Southwest sees on-time flight performance drop, but statistics questioned

Nakia McGhee of Houston checks the departure board after her 4:45pm flight on Southwest Airlines was cancelled because a severe thunder storm in June.

Southwest Airlines, BWI Marshall's largest carrier, saw a larger-than-usual percentage of flights delayed in recent months — which it blamed on weather conditions along the East Coast.

Those federal aviation statistics also showed Southwest had some of the worst on-time rates in America, and BWI ranked below many other major airports for on-time performance.


But the data may not be telling the whole story.

In a new report, the office of the inspector general at the Department of Transportation found that the agency's flight data "present the public with an incomplete picture of the number of delays that actually occur."


Under current rules, for instance, airlines such as United Airlines and American Airlines that contract regional flights out to smaller carriers don't have to report on those contracted flights. Airlines such as Southwest, which doesn't contract with smaller carriers, have to report all flights.

If those rules and others change, as the inspector general report recommends, the performance of airports like Baltimore-Washington International Thurgood Marshall Airport could rise in national rankings. Data showing improvements in national airline performance also could be revisited as the Department of Transportation pushes new ways of calculating airline delays.

Airline delays fell by 33 percent from 2000 to 2012, while flight cancellations dropped by 56 percent at the nation's largest airports, according to the inspector general's report. However, that only looks at flight data from the 16 largest airlines, which account for just 76 percent of domestic flights.

The Department of Transportation fails to collect data from "code sharing partners" of major airlines, or the smaller carriers that operate regional flights under contract, said Michael Boyd, president of the aviation consulting firm Boyd Group International.

Comparing all airlines as equal in a system that doesn't treat them equally isn't fair, Boyd said.

"The numbers are bogus," he said. "We don't know whether Southwest has better or worse on-time performance. All we know is that they report all their flights. …There are whole chunks of what's flown by other airlines that we don't know about."

The inspector general also found that the airlines padded flight schedules with extra time between departure and destination on almost all flights.

In 2000, the time that airlines scheduled for a flight exceeded the actual flight time on 73 percent of routes analyzed by the inspector general. By 2012, this rate had grown to 98 percent of all routes. For example, the scheduled flight time from LaGuardia to Indianapolis increased by 21 minutes from 2000 to 2012, the report found.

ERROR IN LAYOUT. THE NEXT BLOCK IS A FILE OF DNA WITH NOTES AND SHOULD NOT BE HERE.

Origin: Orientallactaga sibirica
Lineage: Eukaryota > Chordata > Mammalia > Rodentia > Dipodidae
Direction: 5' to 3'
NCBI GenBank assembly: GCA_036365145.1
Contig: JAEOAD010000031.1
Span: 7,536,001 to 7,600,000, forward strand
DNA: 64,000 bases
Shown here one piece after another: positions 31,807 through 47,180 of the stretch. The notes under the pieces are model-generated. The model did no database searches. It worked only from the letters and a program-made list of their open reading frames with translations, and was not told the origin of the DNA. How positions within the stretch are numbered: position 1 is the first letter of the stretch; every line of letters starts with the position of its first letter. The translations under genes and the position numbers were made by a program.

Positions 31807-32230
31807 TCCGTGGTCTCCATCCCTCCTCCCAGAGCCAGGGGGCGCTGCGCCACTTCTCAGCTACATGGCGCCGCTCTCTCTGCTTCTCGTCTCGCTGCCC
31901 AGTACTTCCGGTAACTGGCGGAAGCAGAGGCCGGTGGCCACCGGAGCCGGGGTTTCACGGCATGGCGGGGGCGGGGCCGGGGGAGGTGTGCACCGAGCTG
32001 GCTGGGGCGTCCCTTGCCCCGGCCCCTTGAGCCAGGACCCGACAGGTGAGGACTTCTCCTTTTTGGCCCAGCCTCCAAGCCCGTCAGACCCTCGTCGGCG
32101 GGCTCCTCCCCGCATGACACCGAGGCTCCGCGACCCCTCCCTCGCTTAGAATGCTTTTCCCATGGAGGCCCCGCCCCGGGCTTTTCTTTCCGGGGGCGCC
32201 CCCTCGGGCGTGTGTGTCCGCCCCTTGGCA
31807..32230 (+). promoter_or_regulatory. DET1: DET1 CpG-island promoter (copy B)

Airlines say that they don't inflate the scheduled flight time to avoid delays but try to be realistic about the time each flight needs.

"Airline scheduling is based on the realities of the air travel system, taking into account conditions such as airspace and ground congestion or weather that can impact gate-to-gate time," said Vaughn Jennings, a spokesman for Airlines for America, the trade group for the nation's airlines.

Southwest flights were on time about 78.5 percent of the time in October, according to the most recent Department of Transportation statistics. That compared to an 84 percent on-time rate for all airlines.

Southwest also was among the worst-performing carriers at BWI.

Brian Parrish, a Southwest spokesman, said in a statement that a "combination of unexpected summer weather and changes made to our schedule put us behind the pack in the recent on-time performance rankings."

He did not address the questions raised by the office of the inspector general. "We are aware of the pain points in our network, and we continue to work on schedule adjustments that will improve our future performance," Parrish said.


If all of the inspector general's recommendations — many of which the Department of Transportation concurred with — were implemented, it's unclear how the statistics would change.

"Before we jump and say Southwest is becoming a troubled operator or a troubled carrier because of that, we have to get better data," Boyd said. "It wasn't like Southwest had airplanes that were routinely three hours late."

Based on reported statistics, BWI ranked 16th out of 29 major airports for on-time arrival performance in October. For on-time departure performance, BWI fared worse, ranking 26th.

But BWI had fewer unreported delays than other airports, according to the inspector general's report.

BWI reported a total of 17,557 delays in 2012, while 1,839 delays — or about 9 percent — went unreported, the report found.

At Ronald Reagan Washington National Airport, 12,287 delays were reported and 9,600 delays — or 44 percent — went unreported. And at Washington Dulles International Airport, 14,117 delays were reported and 5,506 delays — or 28 percent — went unreported.


Tribune newspapers contributed to this article.